Grilled Chipotle Chicken Quesadillas

  • Once a week, I like to get creative and participate in my own "food challenge" by using whatever ingredients or food pantry items I have on hand. Its a great way to ensure you are actually using and consuming the food you buy.  Every couple days its smart to scan through the food in your fridge and pantry, and make a plan to utilize what you got before it spoils.

  • This past day, I knew that I had some flour tortillas that were a few days old, a left-over half of one red onion and a chicken breast. I figured I could turn these into some sort of quesadilla.  I headed over to pantry and found a can of chipotle salsa to spice things up, a perfect complement to the flavors of fresh cilantro and lime. I chose to grill the flour tortillas for the quesadillas because the grill marks add character and give the tortilla a mild smoky flavor. 

  • Grilled Chicken Chipotle Quesadillas 

  • Serves 2 


  • 1 tablespoon olive oil
  • 1/4 cup red onion, chopped 
  • 2 garlic cloves, minced
  • 1 7oz can of chipotle salsa (I used San Marcos) 
  • 1 green onion/scallion, thinly sliced
  • 1-1/2 cups or 1 large grilled free-range chicken, sliced thinly 
  •          (this can be pre-cooked or grill at at time)
  • 2 Tablespoons cilantro, chopped
  • 4 10-inch diameter flour tortillas
  • 4 handfuls of shredded cheese
  • Sour cream, for serving (optional)
  • Lime wedges, for serving (optional)


Grilling the Chicken 

Before laying your seasoned chicken breast down on your grill pan, you are going to want to make sure your surface is CLEAN, OILED, and HOT!  I promise your chicken will like you better, and you will like your chicken much better if you do this.  This, in addition to a little patience (don't even move the breast for at least 3-4 minutes), alleviates the issue of the chicken sticking to the grill.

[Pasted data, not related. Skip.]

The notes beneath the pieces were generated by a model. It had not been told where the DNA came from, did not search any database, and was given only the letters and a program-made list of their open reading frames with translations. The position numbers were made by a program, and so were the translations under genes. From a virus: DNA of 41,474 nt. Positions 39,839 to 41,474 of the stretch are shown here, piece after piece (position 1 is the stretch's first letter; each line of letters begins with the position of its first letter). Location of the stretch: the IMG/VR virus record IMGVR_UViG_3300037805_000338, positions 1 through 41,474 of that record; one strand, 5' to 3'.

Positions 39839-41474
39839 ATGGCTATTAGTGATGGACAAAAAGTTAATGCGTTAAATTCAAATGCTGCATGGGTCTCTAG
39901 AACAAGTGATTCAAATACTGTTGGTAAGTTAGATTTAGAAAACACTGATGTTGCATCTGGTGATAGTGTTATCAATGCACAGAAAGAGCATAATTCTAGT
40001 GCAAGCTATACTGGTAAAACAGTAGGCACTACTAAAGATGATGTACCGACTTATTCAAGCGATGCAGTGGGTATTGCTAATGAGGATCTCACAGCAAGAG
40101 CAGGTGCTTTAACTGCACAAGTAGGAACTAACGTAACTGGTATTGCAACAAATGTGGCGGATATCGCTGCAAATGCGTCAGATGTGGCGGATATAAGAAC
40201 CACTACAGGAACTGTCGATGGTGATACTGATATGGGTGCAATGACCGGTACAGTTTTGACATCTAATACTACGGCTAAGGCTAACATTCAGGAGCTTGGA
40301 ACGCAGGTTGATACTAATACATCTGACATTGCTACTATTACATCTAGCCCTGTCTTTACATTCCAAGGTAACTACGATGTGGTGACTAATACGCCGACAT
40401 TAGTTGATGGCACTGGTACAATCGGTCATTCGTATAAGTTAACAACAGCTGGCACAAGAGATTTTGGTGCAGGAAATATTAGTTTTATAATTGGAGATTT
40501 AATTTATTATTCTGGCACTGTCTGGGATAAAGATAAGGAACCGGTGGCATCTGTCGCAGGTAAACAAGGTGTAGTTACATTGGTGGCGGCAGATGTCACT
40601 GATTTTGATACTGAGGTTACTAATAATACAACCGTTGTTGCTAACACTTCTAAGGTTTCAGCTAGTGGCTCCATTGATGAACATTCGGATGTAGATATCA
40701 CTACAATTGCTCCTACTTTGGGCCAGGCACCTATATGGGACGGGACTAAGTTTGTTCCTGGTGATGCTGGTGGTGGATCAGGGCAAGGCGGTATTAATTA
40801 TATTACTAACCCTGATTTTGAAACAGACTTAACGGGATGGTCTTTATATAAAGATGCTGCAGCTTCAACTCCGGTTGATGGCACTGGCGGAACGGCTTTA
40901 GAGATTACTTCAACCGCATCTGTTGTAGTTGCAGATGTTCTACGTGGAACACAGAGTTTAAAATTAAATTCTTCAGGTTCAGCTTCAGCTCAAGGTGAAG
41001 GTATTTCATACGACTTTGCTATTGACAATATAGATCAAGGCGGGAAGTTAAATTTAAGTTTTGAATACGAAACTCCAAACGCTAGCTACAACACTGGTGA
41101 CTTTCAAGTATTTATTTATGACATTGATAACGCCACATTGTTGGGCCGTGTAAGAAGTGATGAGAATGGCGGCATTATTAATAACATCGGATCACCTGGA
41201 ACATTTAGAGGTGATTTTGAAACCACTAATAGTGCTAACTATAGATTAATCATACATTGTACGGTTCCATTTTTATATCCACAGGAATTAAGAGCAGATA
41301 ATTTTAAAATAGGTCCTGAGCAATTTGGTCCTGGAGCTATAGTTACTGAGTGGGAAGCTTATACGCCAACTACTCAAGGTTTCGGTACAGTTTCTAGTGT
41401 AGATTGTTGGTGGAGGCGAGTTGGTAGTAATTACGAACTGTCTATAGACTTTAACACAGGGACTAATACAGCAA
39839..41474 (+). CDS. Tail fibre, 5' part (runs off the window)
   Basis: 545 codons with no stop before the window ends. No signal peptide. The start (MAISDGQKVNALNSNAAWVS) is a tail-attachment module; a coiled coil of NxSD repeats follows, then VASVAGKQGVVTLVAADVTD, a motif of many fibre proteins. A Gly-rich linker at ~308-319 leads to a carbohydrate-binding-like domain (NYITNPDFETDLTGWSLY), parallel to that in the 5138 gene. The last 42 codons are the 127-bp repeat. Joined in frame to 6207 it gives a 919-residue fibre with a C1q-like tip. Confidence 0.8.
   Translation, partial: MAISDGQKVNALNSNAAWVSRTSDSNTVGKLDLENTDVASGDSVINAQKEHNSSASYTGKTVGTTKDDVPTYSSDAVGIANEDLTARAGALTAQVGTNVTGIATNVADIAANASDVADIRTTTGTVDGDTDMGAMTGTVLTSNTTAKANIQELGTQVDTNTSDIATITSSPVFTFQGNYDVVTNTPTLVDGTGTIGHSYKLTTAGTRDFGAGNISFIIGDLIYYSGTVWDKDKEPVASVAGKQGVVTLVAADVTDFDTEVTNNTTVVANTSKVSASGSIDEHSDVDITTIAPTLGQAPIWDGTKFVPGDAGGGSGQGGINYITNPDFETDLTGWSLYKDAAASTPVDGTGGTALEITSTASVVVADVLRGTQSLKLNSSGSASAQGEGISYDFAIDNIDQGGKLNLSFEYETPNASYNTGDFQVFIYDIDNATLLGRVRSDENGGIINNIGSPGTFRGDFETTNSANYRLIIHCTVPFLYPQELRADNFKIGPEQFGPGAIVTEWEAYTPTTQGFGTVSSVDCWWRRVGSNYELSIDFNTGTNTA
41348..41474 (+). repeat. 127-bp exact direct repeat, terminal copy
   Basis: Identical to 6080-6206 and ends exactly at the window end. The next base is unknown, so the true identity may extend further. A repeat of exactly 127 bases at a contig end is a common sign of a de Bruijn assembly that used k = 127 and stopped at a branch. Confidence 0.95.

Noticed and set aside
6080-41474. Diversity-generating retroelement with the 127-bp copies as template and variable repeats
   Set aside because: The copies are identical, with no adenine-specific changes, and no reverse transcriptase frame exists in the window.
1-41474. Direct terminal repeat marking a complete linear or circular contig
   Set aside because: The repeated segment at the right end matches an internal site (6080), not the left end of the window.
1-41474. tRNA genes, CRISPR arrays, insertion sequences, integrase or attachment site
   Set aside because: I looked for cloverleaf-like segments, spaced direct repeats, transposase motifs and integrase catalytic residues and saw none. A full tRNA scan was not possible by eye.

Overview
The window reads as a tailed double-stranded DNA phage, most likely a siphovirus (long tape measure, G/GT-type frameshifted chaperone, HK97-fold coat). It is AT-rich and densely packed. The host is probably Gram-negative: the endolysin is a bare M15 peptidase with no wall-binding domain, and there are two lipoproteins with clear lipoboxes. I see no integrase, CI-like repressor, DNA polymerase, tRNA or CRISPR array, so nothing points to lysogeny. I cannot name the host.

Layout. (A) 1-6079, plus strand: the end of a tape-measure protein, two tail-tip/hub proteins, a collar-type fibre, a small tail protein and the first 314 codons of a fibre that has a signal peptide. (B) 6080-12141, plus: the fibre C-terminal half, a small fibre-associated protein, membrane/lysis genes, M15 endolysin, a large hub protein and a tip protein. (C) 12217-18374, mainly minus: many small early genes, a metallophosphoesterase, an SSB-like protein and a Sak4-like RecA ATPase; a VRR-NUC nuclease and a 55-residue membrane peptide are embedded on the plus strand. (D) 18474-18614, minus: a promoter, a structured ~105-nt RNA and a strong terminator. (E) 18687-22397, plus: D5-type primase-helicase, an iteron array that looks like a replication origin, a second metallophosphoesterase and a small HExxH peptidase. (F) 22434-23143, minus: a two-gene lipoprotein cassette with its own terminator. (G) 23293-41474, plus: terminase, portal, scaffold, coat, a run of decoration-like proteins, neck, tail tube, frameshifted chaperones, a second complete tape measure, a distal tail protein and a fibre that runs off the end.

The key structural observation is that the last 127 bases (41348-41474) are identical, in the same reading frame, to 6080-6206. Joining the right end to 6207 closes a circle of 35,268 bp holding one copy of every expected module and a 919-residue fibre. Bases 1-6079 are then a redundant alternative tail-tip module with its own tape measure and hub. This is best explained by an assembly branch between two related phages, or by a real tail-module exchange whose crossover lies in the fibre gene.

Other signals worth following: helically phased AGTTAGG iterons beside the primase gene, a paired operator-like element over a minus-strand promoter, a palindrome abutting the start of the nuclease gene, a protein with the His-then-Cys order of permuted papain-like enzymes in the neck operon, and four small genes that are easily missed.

Heat your grill pan to 375-450 degrees.  Place the chicken on a clean, oiled, and hot grate.  Cook the chicken breasts for about 4-5 minutes per side depending on thickness.  I like to do a "touch test" with  my finger to see if  the chicken is done, but feel free you use a meat thermometer, it should read 160 degrees. Remove the chicken from the heat, let it rest for a couple minutes, and slice in thin strips, and set aside for a moment. As it rests, begin making the chipotle mixture. 

Chipotle Mixture

In a large sauté pan or cast iron pan, heat the olive oil over medium heat. Add the onions and sauté until soft, about 5 minutes. Add the garlic and cook for 1 minute or so. Stir in the chipotle salsa for 3-5 minutes, stirring often. I would slice the chicken at this point. Stir in the scallions, sliced chicken and cilantro. Keep warm on low heat. 
In the same grill pan as you cooked the chicken breast on, over medium-high heat, put down a flour tortilla. After a minute or so add a little cheese and wait until it begins to melt, then add an even layer of chipotle chicken mixture, sprinkle more cheese, and cover with another tortilla. Turn the quesadilla over, and let cook on each side for a few minutes until grill marks are perfect and golden.  If grilling in batches, keep finished quesadillas warm in a 200° oven until ready to serve. Enjoy! 


Chicago Food Film Festival is here! Get 10% off your pass with GIRLFOOD10


Tickets on Sale for 5th Annual
Chicago Food Film Festival,
November 19th-November 22nd, 2014

10% off with code: GIRLFOOD10

Tickets are now on sale for the 5th Annual Chicago Food Film Festival, returning to Kendall College (900 N North Branch St.) on November 19th-November 22nd with five events that feature over 20 food films, including 15 Chicago premieres. The Chicago Food Film Festival is the only film festival in the world where guests can taste what they see on the screen.

“We’re so excited for the 5th Annual Chicago Food Film Festival,” said Festival Director George Motz. “This year’s line-up is better than ever, with films ranging from Award-winning director Craig Noble’s beer film Craft, to fantastic food porn shorts, all screened alongside amazing foods and drinks.”


Wednesday, November 19th, Opening Night
·      A screening of director Matt Reynold’s The Great Chicken Wing Hunt, the full-length documentary about Buffalo Wings and the band of misfits who set out to find the world’s best one
·      Feast on an all-you-can-eat assortment of the world’s best Buffalo wings on the 50th Anniversary of the Buffalo Chicken Wing